Chiropractor Chandler AZ
Knee pain can occur with nearly any motion or movement, in this specific case cyclists are at risk to develop pain in the lower quadriceps, and sometimes where the patella tendon attaches to the kneecap. The repetitive strain due to so many hours on the bike creates micro tearing in the soft tissue, especially if the bike is not properly fitted for the cyclist.
This injury most commonly results in patellar tendonitis, which can cause severe pain around the kneecap without proper treatment. If left untreated, this can lead to chondromalacia patella and even patella femoral syndrome, or simply "runner's knee."
Patellar tendonitis is a description for pain around the patella or knee cap, also known as "jumper's knee." Even though activities with running and jumping can cause this, really anything involving the contraction of the quadriceps can result in patellar tendonitis. Many people often feel more knee popping or clicking going up the stairs.
When referring to chondromalacia patella and patella femoral syndrome, these are more serious injuries that normally occur when treatment is not sought after. Chondromalacia patella can cause chronic inflammation and pain, due to the deterioration of cartilage when the kneecap is poorly aligned. The difference between this and runner's knee is that with chondromalacia patella, the cartilage under the kneecap is damaged, with runner's knee the cartilage on the femur is damaged.
While cycling can cause this pain, certain types of cycling and even other exercises can cause the pain to become worse.
We always encourage cyclists to have their riding setup evaluated by a professional. Improper riding positions can greatly increase strain on the knee, patella, and cartilage leading to injuries.
It is important to know these injuries are most common with any uptick in your training regimen, especially without proper care. Injuries can still occur without pain or swelling. It is important to learn the difference between muscle soreness from training and the beginning of an injury.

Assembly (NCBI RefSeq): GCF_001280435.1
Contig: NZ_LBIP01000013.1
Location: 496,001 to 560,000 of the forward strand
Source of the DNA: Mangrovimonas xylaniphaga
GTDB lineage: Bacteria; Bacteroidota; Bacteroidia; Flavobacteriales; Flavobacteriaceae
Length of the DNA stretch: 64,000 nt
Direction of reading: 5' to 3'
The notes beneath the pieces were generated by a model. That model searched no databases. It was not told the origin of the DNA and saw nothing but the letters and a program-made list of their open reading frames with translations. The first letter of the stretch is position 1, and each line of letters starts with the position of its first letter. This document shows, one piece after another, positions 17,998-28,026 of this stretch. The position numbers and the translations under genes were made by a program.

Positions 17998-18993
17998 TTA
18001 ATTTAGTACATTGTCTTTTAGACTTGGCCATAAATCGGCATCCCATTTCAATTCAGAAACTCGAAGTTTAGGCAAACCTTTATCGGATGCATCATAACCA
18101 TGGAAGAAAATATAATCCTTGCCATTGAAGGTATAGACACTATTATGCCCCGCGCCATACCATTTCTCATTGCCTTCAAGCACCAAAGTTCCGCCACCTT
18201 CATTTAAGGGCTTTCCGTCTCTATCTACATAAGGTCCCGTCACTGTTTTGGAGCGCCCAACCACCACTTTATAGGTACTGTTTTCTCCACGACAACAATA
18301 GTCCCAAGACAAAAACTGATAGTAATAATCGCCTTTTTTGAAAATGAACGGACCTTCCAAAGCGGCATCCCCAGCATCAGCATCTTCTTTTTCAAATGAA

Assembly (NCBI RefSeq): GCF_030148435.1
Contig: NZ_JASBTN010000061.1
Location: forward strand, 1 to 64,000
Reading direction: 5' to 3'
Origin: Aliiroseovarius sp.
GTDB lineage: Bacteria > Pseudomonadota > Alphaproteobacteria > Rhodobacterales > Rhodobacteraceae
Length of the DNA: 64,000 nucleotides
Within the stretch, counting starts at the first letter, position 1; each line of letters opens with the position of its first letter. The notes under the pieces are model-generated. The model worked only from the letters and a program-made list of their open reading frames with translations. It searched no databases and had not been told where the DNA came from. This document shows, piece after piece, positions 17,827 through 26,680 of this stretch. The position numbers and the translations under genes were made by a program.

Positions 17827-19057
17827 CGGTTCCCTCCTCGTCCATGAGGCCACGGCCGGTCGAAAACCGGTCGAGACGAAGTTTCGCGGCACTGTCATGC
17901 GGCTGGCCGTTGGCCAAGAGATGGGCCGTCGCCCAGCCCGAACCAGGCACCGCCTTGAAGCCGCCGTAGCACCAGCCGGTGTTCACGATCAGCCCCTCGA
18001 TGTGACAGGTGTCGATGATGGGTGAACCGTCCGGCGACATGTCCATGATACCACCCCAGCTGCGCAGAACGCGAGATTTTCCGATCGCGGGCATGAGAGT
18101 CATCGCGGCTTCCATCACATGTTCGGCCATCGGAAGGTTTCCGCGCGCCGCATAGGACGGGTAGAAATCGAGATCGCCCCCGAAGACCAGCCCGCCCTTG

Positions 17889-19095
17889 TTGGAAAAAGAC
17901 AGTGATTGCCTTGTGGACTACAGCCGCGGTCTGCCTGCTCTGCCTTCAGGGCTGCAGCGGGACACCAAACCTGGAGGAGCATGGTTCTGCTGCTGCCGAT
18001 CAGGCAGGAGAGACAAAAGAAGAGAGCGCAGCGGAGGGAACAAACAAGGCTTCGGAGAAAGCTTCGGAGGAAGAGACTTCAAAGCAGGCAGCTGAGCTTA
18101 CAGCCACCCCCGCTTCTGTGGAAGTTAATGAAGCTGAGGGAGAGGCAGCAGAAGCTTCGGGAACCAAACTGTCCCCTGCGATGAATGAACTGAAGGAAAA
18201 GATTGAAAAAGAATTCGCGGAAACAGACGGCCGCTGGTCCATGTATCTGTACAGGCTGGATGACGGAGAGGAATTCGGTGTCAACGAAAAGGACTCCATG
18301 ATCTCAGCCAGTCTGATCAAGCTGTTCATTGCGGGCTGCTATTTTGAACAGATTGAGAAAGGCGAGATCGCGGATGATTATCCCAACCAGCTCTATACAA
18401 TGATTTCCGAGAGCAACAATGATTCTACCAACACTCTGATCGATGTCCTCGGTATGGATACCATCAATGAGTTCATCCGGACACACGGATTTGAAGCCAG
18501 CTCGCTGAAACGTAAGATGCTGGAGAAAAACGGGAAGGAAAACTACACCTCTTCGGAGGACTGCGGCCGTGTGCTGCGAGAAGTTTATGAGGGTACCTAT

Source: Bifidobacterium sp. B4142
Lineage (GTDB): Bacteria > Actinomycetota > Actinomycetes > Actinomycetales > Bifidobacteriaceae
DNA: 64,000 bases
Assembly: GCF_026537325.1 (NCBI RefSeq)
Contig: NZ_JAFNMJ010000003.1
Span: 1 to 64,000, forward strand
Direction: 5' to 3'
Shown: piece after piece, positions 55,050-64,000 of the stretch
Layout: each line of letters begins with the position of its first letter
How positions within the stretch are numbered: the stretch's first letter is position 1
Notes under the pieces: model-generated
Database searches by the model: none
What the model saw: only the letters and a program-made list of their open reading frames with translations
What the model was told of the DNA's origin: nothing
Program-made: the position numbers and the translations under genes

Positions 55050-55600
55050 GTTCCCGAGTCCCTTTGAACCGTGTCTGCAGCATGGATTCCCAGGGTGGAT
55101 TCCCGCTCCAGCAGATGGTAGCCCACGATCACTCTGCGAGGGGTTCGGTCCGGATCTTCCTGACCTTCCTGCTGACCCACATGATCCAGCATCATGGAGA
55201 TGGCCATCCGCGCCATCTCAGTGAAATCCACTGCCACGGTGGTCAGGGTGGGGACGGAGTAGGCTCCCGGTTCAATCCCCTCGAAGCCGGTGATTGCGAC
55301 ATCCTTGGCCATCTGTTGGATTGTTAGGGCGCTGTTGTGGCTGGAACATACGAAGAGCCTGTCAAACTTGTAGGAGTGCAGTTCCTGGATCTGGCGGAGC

The knee is a massive hinge joint which allows over 130° of flexion. A straight leg (extended knee) can be bent (flexed) to where the heel touches the butt. This tremendous range allows us to run, jump, and squat. Your entire body weight and its resistance against gravity strains the joint. When we are running, jumping, or squatting, the forces are greater and shift through the joint depending on the level of flexion.
Your knee also has a slight amount of rotation. This rotation locks and unlocks the knee when standing straight-legged. Many times, people will feel a pop as they extend or flex a knee; some of this feeling is from the rotation.
Your knee is a complex joint. A simple version to that statement is that it has a lot of stuff in it. This stuff includes the bones. The weight-bearing femur sits on top of the tibia and the smaller fibula that is on the outside of the lower leg. Most of the weight is transferred from the femur to the tibia.
Underneath the patella is another layer of cartilage which faces the front of the femur. The femur is also covered in hyaline cartilage which allows the patella the glide up and down the femur. This area is called the patellar surface. Chondromalacia patella is when the cartilage underneath the kneecap is irritated. Patella femoral syndrome is when the cartilage on the femur is damaged. These are common locations of damage and pain with chronic knee pain.
Proper care of your knees can prevent further injury. There are a few methods that are proven to help, but they are not always successful.